• Great post! My daughter is doing very well at her home school she is in senior kindergarten and is making gains left right and centre despite starting junior kindergarten unable to eat, walk or talk. I been blogging about here as I was very surprised to learn that my daughters school board pushes these special classrooms regardless of the fact my daughter is doing so well… it was an eye opener to me.
    Thanks for the great post. I fully intend for my daughter to stay at her home school and I’m prepared to be a very strong advocate to ensure it’s successful.  I loved your post thanks for sharing.

  • I suggest it’s need to set up a special needs attend school

  • Rebecca

    I think what you said is really important!  It is so nice when children have the experience of attending school with their siblings and friends from where they live.  Inclusion is a wonderful part of the educational system when done right, however, it isn’t for every child with disablities.  It’s important that we understand that sometimes the best education for a child is in a seperate school or specialized classroom.  It’s not a punishment to be sent to a different school or seperate class.  It’s all about finding out what that individual child needs and doing what is best to help meet their needs.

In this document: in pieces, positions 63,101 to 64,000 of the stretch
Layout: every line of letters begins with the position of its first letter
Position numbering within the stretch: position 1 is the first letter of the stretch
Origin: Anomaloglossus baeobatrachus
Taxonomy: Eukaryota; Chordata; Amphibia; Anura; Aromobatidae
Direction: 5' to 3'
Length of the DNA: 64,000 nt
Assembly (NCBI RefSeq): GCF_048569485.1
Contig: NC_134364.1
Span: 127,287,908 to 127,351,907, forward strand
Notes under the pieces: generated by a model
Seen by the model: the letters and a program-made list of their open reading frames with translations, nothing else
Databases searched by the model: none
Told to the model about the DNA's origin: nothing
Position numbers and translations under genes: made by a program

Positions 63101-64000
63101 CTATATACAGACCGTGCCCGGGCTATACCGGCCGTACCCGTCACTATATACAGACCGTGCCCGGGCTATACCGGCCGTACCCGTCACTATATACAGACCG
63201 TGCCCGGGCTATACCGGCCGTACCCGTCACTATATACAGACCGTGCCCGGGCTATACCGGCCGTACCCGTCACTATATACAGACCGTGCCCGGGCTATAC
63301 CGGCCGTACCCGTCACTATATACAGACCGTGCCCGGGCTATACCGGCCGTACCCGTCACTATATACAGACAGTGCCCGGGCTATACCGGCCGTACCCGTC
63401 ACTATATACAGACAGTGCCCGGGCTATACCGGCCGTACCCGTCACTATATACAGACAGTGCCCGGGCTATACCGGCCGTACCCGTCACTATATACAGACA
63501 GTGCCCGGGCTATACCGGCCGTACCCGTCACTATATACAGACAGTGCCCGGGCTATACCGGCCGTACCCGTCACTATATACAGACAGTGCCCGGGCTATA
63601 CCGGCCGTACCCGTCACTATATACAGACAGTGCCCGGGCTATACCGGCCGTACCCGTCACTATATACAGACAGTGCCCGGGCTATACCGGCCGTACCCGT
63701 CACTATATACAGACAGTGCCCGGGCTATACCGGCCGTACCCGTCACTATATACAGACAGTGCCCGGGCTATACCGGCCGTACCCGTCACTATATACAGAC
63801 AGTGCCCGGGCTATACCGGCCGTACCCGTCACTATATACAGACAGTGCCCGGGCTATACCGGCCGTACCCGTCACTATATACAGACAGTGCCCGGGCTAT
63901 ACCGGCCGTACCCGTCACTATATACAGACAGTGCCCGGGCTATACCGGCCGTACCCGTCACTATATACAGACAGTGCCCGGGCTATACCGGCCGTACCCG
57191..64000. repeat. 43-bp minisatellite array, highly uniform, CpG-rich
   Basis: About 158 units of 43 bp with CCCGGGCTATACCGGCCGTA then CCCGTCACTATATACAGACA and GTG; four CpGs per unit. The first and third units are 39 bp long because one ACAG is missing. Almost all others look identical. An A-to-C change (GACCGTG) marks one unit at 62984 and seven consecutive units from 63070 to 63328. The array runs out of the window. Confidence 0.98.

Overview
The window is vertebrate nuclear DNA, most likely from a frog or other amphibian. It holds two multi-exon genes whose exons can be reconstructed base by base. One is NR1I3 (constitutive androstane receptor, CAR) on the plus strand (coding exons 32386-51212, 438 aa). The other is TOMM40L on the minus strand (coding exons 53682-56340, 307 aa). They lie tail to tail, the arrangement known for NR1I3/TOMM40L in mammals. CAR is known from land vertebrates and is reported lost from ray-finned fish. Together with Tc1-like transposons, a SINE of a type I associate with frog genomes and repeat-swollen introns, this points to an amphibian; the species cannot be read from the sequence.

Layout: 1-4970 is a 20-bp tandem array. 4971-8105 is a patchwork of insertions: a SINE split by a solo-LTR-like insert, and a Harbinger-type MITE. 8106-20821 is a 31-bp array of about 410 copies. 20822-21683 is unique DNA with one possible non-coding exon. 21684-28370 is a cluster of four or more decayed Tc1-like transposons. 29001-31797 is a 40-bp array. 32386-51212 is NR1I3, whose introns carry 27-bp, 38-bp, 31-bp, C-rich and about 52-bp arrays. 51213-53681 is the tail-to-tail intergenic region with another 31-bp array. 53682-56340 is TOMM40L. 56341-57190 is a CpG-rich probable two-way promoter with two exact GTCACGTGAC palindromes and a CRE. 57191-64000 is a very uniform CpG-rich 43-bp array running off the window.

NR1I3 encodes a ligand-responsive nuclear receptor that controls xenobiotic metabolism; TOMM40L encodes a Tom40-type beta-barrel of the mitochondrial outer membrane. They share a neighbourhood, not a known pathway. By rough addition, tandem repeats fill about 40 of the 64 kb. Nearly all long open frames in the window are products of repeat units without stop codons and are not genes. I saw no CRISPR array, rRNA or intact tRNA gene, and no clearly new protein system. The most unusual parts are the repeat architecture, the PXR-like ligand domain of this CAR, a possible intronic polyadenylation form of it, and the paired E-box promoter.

• I believe that all children should have the opportunity to attend their neighborhood schools.  It is important to continually keep the child’s IEP goals at the center of every conversation. Within every classroom, the child’s IEP goals determine supports and services for the child. My own daughter began school in a separate school.  There was equipment, mats, teachers, and paraprofessionals.  However, since the children were all non-verbal, there wasn’t anyone for her to communicate with.  She did not see her neighborhood friends or her siblings–which are important to all children.  What we are really talking about is the level of support that is necessary to make school a fun place where the child’s IEP goals can be achieved.  It has been my experience that when a child is struggling in school,  a child does not have enough support or sometimes the child’s IEP goals have not been written adequately.  This does not mean that the child should be sent “somewhere else.”  It means that the educational team needs to work together to create solutions.  My daughter was the child they said inclusion “wasn’t right” for.  Once she was back in the general education setting (with her supports and services) there were times people said “it wasn’t right” for her to be there–send her somewhere else.  Each time I asked what was missing to make it “right.”  It was only when we took “the other school” and “the other classroom” out of the conversation that we got to the essential elements of what she needed.  Anything that is done in a “separate” school can be done in a typical neighborhood school.